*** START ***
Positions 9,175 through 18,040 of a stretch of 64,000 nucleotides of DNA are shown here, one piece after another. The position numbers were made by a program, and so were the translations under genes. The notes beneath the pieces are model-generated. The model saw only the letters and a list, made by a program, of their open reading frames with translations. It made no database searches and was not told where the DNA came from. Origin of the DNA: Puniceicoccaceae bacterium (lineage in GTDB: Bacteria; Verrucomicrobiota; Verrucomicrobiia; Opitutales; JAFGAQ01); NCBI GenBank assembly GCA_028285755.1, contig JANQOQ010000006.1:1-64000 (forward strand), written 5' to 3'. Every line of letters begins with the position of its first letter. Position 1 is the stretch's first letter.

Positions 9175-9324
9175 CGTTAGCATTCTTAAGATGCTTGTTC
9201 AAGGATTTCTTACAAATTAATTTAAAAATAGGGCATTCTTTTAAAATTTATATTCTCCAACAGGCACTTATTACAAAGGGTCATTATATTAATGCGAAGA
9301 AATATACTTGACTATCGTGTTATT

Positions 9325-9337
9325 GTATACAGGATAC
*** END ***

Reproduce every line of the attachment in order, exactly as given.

Positions 9,175 through 18,040 of a stretch of 64,000 nucleotides of DNA are shown here, one piece after another. The position numbers were made by a program, and so were the translations under genes. The notes beneath the pieces are model-generated. The model saw only the letters and a list, made by a program, of their open reading frames with translations. It made no database searches and was not told where the DNA came from. Origin of the DNA: Puniceicoccaceae bacterium (lineage in GTDB: Bacteria; Verrucomicrobiota; Verrucomicrobiia; Opitutales; JAFGAQ01); NCBI GenBank assembly GCA_028285755.1, contig JANQOQ010000006.1:1-64000 (forward strand), written 5' to 3'. Every line of letters begins with the position of its first letter. Position 1 is the stretch's first letter.

Positions 9175-9324
9175 CGTTAGCATTCTTAAGATGCTTGTTC
9201 AAGGATTTCTTACAAATTAATTTAAAAATAGGGCATTCTTTTAAAATTTATATTCTCCAACAGGCACTTATTACAAAGGGTCATTATATTAATGCGAAGA
9301 AATATACTTGACTATCGTGTTATT

Positions 9325-9337
9325 GTATACAGGATAC